Three states in the southeastern US led by Republican governors – Georgia, South Carolina, and Tennessee — are loosening coronavirus-related restrictions in the coming days to try to restart flailing economies. The re-openings will, necessarily lead to an increase in coronavirus cases as people leave their homes and interact with others outside their isolation bubbles. Still, the officials are hoping these increases are manageable and that they are offset by a rejuvenated economy.
- Under Georgia Gov. Brian Kemp’s orders, gyms, bowling alleys, salons, barbershops, and several other indoor facilities that have been closed across the state since April 2 will be permitted to reopen this Friday.
- Restaurants, which have been banned from in-person dining since the shelter in place order was issued, will be allowed to reopen on April 27 along with movie theatres if they comply with guidelines Kemp’s office is set to release later this week. Bars and nightclubs will remain closed.
- He said that no local ordinance can restrict the openings, which will be implemented statewide. There is no way to properly social distance at a barbershop, nail salon, or massage therapy business. Gyms and bowling alleys require that people touch the same equipment, which can also spread the virus.
- According to Kemp, his primary concern now is Georgians “going broke worried about whether they can feed their children and make the mortgage payment”.
- Under the measures, businesses must meet 20 separate guidelines to reopen, including regularly screening employees for signs of illness, requiring more hand washing, and prohibiting large gatherings of workers.
- The shelter in place order, set to last through April 30, remains in effect, though Kemp urged the “medically fragile” to remain at home through May 13.
- Kemp said that for the state to keep open and avoid any future shutdowns, testing efforts must increase exponentially. In order to do so, the state is partnering with Georgia Health System to “double down” on testing capacity.
- With the latest coronavirus cases, Kemp said the state was in a place on the curve that hospitals could resume elective surgeries which were deemed essential.
“I am confident that together we will emerge victorious from this war we have been fighting.” – Brian Kemp
- In all, over 19,000 people have tested positive for coronavirus, and 774 people have died, according to data from Johns Hopkins University.
- Bill Lee, the Republican governor of Tennessee announced his mandatory safer at home order will expire on April 30, which will pave the way for 89 out of the state’s 95 counties to begin opening businesses on May 1 if not sooner.
“While I am not extending the safer at home order past the end of April, we are working directly with our major metropolitan areas to ensure they are in a position to reopen as soon and as safely as possible.” – Bill Lee
- Lee said the details of which businesses will be allowed to reopen would be finalized by his economy recovery team later this week. “It will be phased, it will be smart, and it will be strategic,” Lee said, stressing that the states economy cannot survive being locked down long-term.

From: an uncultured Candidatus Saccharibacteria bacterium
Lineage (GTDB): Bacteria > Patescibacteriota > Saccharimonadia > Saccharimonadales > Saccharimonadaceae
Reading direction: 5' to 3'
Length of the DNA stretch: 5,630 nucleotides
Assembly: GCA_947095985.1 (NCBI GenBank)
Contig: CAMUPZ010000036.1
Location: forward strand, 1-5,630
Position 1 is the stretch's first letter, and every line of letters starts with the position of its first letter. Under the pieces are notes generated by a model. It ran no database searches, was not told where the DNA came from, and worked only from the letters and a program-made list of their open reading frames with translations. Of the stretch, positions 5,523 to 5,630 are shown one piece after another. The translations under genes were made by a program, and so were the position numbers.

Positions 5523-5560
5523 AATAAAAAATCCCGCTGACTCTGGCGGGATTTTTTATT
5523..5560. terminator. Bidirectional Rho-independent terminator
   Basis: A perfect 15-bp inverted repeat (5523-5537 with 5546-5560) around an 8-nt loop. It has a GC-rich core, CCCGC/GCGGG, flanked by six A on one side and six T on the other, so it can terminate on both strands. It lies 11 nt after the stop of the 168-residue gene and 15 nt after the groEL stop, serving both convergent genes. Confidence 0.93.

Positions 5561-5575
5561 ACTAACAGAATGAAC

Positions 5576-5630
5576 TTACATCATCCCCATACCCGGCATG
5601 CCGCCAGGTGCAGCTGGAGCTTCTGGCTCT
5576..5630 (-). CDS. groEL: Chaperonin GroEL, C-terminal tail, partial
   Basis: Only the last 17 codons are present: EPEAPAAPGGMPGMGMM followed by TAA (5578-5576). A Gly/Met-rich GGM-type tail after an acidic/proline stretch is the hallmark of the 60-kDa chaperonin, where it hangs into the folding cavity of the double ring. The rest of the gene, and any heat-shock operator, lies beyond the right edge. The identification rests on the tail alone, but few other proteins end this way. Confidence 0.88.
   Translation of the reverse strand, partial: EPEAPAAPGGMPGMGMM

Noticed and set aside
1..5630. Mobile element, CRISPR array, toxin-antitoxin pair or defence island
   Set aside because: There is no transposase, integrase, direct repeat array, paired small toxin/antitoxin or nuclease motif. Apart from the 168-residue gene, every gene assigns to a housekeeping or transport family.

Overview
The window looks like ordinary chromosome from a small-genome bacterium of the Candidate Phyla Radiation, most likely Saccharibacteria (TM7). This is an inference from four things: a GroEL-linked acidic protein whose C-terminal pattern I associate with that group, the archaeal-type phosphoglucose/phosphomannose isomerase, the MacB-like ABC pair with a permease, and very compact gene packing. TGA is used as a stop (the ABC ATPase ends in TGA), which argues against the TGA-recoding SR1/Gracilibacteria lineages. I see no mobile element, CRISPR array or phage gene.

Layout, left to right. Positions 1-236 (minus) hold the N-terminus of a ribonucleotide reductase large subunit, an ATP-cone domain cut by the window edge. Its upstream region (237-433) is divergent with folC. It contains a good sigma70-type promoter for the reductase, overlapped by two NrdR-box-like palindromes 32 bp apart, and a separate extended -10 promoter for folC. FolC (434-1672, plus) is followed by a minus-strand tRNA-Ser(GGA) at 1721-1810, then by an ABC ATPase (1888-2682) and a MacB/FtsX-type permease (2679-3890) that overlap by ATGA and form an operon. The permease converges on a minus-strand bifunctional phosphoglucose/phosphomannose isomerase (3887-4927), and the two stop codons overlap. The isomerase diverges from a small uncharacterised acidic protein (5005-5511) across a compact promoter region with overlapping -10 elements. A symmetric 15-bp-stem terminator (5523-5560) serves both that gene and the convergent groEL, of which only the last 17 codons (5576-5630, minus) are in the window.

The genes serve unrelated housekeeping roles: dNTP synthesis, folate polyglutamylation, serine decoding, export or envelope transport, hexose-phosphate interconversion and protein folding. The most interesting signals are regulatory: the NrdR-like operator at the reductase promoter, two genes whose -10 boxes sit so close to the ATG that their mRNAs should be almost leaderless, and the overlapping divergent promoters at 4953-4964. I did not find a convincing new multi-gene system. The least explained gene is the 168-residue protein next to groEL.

- Lee said that his administration will work with some of the state’s most populated counties and their health departments as they plan their own reopening strategies, including the counties surrounding Memphis, Nashville, Chattanooga, and Knoxville.
- Over the weekend, a handful of protestors gathered in Nashville and Chattanooga to urge officials to reopen the economy. As of Monday, state officials said Tennessee had more than 7,200 confirmed cases of COVID-19 and at least 152 deaths.
- South Carolina Governor Henry McMaster on Monday announced the details of “Accelerate South Carolina,” which includes several key leaders in the state including mayors, presidents of institutions of higher learning, business owners and health care professionals.
- Its first meeting is scheduled for Thursday, with plans to hold multiple sessions over the next 30 days. Establishments including, restaurants, bars, manufacturers, dentist offices and several others have closed for a variety of reasons, including mandatory orders from McMaster issued to stem the outbreak.
- During a media briefing, McMaster acknowledged that, even though the virus continues to spread, he saw it as crucial to both manage the outbreak and shore up the economy in hopes of avoiding disastrous, long lasting effects.
- Thus far, South Carolina public health officials have reported a total of more than 4,400 COVID-19 cases, including 64 new cases on Monday, which have resulted in 124 deaths statewide. State epidemiologist Dr. Linda Bell admitted the state has not seen a significant downward trend in coronavirus cases for 14 days, as the White House recommended.
- Columbia Mayor Steve Benjamin said the decision to reopen was made based on arbitrary dates rather than data. Republican Sen. Lindsey Graham said he supported McMaster’s plan – calling it a “small reopening.”
- Last week, nearly 88,000 people filed for unemployment, bringing the statewide total of those who live or work in South Carolina saying they lost their jobs because of the outbreak to more than 268,000 – more than 10 percent of the state’s total labor force of nearly 2.4 million.
The governor’s official stay at home order remains in place, although that mandate already allowed the patronage of essential businesses such as grocery stores, pharmacies, home improvement stores and medical facilities.